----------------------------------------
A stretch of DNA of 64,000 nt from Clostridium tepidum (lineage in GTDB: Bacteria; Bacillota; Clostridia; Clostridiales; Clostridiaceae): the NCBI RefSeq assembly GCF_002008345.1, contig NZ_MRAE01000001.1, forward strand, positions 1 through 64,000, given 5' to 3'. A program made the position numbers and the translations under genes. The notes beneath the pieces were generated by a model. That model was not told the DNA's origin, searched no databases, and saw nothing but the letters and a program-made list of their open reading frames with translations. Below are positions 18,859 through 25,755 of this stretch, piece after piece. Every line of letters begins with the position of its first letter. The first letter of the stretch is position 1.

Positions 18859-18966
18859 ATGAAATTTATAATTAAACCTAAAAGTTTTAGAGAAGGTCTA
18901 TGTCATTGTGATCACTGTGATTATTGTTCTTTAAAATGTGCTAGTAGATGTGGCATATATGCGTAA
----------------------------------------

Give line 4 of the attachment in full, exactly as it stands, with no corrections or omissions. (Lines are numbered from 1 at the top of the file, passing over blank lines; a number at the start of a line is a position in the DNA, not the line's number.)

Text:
18901 TGTCATTGTGATCACTGTGATTATTGTTCTTTAAAATGTGCTAGTAGATGTGGCATATATGCGTAA